Another change coming to Medicare in 2023 is an increase in the income thresholds for high-income beneficiaries. Currently, individuals with an income of $88,000 or more and couples with an income of $176,000 or more pay higher premiums for Medicare Part B and Part D. In 2023, these income thresholds will increase to $91,000 for individuals and $182,000 for couples. This means that more beneficiaries may be subject to higher premiums.

In addition, Medicare will also expand coverage of innovative medical technologies in 2023. This includes coverage for medical devices that are approved under the FDA's breakthrough device program. The breakthrough device program is designed to accelerate the development and review of medical devices that provide more effective treatment or diagnosis of life-threatening or irreversibly debilitating diseases or conditions. The expansion of coverage for these innovative medical technologies means that patients will have access to new treatments and technologies that could improve their health outcomes.

Another change coming to Medicare in 2023 is the introduction of the End-Stage Renal Disease (ESRD) Treatment Choices (ETC) Model. This model is designed to improve the quality of care for patients with ESRD and reduce healthcare costs. The ETC model will test different payment and service delivery models for patients with ESRD to determine which models provide the best outcomes for patients. The aim of this change is to improve the coordination of care for patients with ESRD and ensure that patients receive the best possible care.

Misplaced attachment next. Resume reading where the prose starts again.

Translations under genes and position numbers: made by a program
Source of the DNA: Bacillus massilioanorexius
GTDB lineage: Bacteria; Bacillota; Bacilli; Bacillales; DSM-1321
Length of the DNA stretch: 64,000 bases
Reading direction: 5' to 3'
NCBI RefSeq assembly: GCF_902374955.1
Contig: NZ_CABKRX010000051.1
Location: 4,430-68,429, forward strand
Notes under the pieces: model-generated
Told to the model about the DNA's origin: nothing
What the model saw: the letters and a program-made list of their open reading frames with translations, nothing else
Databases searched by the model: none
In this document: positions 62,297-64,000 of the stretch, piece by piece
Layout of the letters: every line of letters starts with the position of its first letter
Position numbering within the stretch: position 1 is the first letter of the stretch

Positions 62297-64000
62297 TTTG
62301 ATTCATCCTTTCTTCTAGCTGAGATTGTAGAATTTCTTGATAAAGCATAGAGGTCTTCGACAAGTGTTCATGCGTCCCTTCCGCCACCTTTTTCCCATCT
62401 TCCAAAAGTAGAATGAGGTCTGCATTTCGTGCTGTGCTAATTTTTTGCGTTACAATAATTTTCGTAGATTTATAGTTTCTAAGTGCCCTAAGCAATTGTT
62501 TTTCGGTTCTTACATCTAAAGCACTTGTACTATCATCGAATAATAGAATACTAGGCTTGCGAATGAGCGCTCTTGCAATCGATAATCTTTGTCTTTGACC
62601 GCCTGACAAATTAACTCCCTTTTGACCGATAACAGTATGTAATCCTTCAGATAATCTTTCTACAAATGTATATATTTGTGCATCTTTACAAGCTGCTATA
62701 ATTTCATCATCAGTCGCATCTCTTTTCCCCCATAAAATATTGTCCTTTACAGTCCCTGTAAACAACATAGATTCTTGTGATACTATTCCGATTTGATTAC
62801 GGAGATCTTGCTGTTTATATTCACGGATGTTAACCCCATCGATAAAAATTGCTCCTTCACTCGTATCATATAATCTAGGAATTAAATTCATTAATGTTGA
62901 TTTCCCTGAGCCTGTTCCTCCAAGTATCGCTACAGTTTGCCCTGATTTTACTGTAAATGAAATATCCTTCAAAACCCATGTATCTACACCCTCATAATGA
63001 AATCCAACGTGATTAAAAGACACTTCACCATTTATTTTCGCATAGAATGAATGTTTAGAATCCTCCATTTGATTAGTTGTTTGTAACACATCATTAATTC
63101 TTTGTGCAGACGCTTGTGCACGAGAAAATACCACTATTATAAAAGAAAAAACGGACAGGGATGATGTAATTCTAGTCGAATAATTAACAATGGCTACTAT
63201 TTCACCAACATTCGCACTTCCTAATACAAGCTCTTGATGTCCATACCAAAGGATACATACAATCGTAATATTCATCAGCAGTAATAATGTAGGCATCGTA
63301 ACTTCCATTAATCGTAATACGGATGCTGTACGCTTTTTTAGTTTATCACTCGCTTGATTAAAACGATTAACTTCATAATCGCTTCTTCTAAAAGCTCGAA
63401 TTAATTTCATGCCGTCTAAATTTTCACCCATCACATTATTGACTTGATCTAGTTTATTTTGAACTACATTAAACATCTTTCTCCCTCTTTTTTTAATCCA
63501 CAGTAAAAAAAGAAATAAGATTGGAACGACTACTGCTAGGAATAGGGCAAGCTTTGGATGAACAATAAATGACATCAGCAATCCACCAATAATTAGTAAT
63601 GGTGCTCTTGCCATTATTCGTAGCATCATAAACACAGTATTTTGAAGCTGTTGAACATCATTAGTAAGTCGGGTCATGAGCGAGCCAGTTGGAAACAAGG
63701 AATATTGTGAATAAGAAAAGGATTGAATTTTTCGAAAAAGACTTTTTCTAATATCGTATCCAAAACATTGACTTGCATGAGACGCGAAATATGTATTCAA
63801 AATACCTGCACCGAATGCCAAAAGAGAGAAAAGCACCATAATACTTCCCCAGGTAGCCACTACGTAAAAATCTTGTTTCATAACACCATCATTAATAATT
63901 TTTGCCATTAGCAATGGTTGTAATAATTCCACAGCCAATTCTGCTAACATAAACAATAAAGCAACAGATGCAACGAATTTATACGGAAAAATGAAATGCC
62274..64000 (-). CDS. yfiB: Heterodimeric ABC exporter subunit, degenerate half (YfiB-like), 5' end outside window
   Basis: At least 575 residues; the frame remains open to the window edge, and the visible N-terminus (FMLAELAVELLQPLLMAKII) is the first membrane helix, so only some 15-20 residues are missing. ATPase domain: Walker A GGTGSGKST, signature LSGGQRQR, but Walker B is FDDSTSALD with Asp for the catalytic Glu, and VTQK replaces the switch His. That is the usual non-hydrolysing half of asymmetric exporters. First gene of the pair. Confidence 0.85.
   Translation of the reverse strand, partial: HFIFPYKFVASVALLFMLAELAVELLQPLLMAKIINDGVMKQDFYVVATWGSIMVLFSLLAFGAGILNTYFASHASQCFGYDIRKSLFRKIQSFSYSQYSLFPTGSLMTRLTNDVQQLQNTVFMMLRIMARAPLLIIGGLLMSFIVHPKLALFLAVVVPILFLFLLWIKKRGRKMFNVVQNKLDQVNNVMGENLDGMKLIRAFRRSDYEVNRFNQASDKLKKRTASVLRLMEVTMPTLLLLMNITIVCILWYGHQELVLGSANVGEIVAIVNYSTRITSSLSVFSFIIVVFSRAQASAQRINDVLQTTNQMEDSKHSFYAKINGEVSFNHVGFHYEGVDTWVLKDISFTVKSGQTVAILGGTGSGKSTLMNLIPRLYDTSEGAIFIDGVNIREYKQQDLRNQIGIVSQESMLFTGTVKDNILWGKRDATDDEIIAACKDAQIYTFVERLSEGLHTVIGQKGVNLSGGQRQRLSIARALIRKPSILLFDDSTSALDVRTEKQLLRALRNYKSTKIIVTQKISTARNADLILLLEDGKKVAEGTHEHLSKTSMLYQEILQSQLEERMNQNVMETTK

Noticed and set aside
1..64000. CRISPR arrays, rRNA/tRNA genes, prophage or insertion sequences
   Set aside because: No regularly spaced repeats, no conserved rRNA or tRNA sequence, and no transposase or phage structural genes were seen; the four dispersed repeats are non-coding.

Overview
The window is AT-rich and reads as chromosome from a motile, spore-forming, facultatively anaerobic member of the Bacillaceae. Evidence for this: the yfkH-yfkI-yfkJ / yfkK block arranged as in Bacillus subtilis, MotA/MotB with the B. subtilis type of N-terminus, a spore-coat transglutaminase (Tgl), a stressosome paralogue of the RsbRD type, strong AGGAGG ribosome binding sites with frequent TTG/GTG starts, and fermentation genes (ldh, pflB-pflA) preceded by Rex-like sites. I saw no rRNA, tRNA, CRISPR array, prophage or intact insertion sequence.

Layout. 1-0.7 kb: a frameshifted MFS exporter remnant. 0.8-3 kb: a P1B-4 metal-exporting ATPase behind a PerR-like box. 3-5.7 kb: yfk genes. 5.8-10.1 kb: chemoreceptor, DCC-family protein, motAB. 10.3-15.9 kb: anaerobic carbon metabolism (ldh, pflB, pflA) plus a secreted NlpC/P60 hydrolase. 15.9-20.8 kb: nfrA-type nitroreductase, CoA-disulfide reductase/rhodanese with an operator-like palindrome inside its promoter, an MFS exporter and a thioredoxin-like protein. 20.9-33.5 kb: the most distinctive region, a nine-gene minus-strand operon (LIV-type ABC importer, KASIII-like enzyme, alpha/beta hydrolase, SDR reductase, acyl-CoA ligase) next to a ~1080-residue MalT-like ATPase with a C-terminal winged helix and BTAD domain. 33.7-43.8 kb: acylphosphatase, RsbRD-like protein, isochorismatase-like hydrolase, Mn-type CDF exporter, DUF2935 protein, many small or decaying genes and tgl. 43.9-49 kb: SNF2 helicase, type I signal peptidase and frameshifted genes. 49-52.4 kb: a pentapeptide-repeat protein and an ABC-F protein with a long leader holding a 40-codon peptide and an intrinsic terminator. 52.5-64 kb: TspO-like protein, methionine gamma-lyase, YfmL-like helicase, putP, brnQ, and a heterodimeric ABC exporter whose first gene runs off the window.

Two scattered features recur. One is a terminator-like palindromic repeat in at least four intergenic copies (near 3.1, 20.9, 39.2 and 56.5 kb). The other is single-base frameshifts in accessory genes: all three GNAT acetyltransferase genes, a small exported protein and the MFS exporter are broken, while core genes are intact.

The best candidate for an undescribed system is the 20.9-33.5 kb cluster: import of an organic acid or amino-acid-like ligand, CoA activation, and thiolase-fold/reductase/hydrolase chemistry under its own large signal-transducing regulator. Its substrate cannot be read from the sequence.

Furthermore, there will be changes to Medicare's Part D prescription drug program in 2023. Medicare will cap the amount that beneficiaries pay for insulin at $35 per month. This change is aimed at reducing the cost of insulin for patients, which has been a significant concern in recent years. In addition, there will be changes to the way that Medicare calculates the true out-of-pocket (TrOOP) costs for beneficiaries. This will make it easier for beneficiaries to reach the catastrophic coverage phase of the Part D program, where they will pay significantly less for their medications.

Finally, Medicare will also introduce changes to the way that accountable care organizations (ACOs) are reimbursed. ACOs are groups of healthcare providers who work together to coordinate care for patients. Medicare will change the way that ACOs are reimbursed to reward those that provide high-quality care and reduce costs. This change is aimed at improving the quality of care that patients receive and reducing healthcare costs.

Overall, the changes coming to Medicare in 2023 represent a significant shift in the program's approach to healthcare delivery and payment. While they aim to improve healthcare quality and control costs, it remains to be seen how these changes will impact beneficiaries' access to care and out-of-pocket costs. It will be important for beneficiaries to stay informed about these changes and how they may affect their healthcare coverage and costs.